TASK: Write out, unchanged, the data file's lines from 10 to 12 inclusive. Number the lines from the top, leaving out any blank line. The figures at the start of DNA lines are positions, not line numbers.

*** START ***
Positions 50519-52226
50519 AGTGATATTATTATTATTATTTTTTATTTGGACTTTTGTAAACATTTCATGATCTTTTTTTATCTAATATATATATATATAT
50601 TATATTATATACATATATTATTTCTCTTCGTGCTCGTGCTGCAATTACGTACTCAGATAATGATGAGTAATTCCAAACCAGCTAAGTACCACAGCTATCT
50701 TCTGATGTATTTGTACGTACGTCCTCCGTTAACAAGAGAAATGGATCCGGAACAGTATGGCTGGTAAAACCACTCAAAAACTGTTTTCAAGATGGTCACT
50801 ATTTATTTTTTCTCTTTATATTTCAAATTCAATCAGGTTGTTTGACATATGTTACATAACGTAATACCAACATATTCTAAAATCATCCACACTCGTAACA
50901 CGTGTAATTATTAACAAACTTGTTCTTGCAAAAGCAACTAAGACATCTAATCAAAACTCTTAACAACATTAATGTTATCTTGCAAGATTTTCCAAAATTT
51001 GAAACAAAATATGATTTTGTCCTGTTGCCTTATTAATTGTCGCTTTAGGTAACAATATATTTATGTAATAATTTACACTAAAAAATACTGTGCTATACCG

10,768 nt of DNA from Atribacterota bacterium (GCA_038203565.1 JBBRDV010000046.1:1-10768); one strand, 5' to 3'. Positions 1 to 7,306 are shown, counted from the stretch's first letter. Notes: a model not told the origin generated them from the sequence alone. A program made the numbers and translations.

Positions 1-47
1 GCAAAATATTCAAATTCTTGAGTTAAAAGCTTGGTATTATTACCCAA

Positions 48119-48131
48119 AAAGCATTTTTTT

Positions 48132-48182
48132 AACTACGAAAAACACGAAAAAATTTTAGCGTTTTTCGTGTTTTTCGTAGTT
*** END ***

1 GCAAAATATTCAAATTCTTGAGTTAAAAGCTTGGTATTATTACCCAA

Positions 48119-48131
48119 AAAGCATTTTTTT